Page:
5 Questions for Maloles Antignac

Designer Maloles Antignac is anxious to take her quirky but stylish looks to a bigger audience.

Founded in 2004 as a line of ballet flats, her eponymous Paris-based label now encompasses 40 women’s styles, including heels, oxfords and boots. And the Maloles looks combine sculpted leather, lambskin and exotic materials with feminine shapes such as whimsical cutouts and prints.

“Customers expect to have the best quality and the best creative design, with a reasonable price,” said Antignac, who worked as a stylist for fashion magazines before creating Maloles. “You have to [keep it] simple so a lot of people can wear it, but you can’t have an ordinary style that they could buy even cheaper somewhere else.”

Maloles’ price points range from $250 to $500, and the brand is offered in 250 retailers worldwide, including Anthropologie, Bergdorf Goodman, Barneys, Neiman Marcus and Endless.com in the U.S. For fall ’11, Maloles inked an exclusive partnership with Le Bon Marché in Paris to design a collection inspired by Katherine Hepburn and the 1960s and ’70s.

Antignac, whose main spring ’12 collection will be on view in her Milan showroom during Micam Sept. 18-21, spoke with Footwear News recently about navigating the international market, working with retailers and why celebrity opinion matters.

Maloles is carried by several major retailers in the U.S. Has it been difficult to break into other global markets?
It has not been difficult. From the beginning, the international market was always really important for us. France is our main market because the brand is quite well known here. The second-largest markets are Germany and the U.S. We are also quite present in Japan, Italy, Greece and Spain. Next, I would like to expand much more in the States, and I would love to go to Brazil and South Africa. It also is really important to expand into the Middle East. I’d like to open a boutique in Paris, too.

In the current economy, has pricing become more important? And what are you doing to adjust?
The [cost of] raw materials is going up, but keeping a reasonable price point is really important for the customer. To be honest, it’s not very easy to succeed in that. I try to balance [price points, quality and customer expectations] by doing a lot of research with raw materials and mixing them with the Maloles style. I propose things with creativity, imagination and a really strong style. You want [consumers] to feel that they are buying something different, something new. I don’t pretend to be really big; I just want [my footwear] to be special. This is what makes the product appealing and suitable for people — details and materials you don’t see everywhere.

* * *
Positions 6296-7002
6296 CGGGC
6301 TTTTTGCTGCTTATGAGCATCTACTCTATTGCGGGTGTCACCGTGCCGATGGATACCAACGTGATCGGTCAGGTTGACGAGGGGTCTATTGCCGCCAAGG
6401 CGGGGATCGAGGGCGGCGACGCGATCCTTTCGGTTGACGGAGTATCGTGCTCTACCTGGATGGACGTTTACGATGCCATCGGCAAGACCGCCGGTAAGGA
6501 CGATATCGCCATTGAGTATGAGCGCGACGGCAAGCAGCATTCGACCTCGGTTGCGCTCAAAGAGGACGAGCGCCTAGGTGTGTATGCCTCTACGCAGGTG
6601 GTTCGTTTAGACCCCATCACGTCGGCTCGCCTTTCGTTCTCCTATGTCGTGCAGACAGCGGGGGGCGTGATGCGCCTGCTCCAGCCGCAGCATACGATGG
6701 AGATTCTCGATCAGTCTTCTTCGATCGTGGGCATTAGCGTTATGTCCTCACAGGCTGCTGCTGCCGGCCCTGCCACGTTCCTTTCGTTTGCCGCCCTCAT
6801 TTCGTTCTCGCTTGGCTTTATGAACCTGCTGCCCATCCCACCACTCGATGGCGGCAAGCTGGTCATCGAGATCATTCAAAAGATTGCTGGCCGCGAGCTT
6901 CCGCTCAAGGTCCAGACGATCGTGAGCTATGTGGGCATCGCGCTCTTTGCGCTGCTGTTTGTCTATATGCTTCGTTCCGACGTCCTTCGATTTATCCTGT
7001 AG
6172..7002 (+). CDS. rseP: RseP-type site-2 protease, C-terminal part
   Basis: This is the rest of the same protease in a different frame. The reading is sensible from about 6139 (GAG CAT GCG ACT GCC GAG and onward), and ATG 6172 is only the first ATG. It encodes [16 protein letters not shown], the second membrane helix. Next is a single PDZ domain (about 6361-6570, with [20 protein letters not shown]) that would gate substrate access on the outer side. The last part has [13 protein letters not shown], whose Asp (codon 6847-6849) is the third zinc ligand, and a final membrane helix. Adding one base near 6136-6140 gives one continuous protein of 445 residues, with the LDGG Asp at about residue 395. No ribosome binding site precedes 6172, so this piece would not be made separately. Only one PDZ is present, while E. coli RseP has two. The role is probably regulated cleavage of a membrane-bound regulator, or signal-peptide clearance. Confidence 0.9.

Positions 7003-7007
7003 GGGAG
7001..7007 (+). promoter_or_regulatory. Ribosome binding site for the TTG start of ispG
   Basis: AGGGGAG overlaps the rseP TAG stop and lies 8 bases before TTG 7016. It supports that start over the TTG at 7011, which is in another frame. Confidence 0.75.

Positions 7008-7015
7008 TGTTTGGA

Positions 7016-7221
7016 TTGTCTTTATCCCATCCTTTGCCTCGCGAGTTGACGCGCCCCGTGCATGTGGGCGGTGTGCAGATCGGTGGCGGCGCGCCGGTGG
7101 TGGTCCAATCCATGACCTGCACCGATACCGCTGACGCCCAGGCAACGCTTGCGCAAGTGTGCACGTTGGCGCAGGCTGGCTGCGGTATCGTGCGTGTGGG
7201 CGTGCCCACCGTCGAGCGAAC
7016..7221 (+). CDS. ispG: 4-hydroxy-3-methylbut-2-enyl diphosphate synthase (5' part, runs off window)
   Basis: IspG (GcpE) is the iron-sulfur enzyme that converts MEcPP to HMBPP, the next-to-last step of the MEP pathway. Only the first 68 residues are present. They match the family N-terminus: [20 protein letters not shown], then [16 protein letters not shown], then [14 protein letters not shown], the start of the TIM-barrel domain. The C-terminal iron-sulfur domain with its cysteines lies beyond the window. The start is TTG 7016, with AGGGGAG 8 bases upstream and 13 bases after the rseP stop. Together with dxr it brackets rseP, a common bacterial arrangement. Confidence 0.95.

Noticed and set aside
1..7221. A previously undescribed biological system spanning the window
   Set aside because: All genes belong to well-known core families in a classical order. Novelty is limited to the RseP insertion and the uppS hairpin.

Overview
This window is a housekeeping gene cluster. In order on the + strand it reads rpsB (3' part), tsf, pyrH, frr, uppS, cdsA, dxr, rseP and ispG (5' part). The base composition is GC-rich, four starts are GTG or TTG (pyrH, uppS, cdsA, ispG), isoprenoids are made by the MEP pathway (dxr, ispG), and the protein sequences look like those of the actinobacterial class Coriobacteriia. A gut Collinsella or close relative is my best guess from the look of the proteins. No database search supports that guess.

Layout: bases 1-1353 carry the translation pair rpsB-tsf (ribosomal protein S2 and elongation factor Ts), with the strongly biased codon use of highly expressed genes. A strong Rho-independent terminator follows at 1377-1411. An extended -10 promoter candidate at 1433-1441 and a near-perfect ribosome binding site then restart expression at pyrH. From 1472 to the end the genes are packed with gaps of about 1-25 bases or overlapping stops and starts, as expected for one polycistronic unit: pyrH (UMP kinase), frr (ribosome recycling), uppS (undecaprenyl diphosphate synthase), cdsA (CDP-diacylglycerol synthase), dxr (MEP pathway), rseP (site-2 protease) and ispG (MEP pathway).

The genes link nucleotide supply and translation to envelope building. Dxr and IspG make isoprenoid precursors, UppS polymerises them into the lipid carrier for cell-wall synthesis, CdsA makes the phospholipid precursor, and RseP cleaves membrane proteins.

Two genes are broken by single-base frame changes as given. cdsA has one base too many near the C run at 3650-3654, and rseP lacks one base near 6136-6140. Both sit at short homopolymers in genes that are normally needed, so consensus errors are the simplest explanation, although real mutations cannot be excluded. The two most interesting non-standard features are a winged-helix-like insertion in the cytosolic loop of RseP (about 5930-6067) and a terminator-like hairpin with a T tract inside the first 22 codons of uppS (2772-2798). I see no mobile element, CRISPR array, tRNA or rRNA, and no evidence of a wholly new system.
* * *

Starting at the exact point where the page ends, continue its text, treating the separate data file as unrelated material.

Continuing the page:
Why do you like to create exclusives with retailers?
It is really important because it allows you to give the client something a little more creative, and you have the space, support and publicity that gives you the retail exposure you need. It helps you progress because you can do unique innovations and push things further when the retailer supports you. For example in Le Bon Marché, they have given us our own corner, and the exposure is really important for a young brand like us.

You introduced a children’s line, Petite Maloles, in 2006. How are you faring in the kids’ market?
The kids’ shoes are selling very well, but they are very luxury, so they are more expensive. Each year we are increasing our number of sales to retailers, so that’s a good sign. [In the U.S., the kid’s shoes are available only at one retailer, Little Edit in New York.] I started the line because I have two girls and I had the desire to put them in those kinds of shoes. They are really precious, and people are not used to seeing that level of detailing in baby shoes. Katie Holmes and her daughter, Suri [Cruise], have been wearing my shoes for many seasons. I also recently offered Sarah Jessica Parker some shoes, and then she called and asked for some for her daughters. We did a special order for her twins.

How has that celebrity buzz helped your brand?
It’s really good for publicity, and it’s very helpful for increasing brand awareness. It’s also good for the ego. You feel good because it’s proof that a lot of people can wear [the shoes] and are happy with your style. That gives you a lot of strength to continue and [assurance that] you’re doing the right thing.

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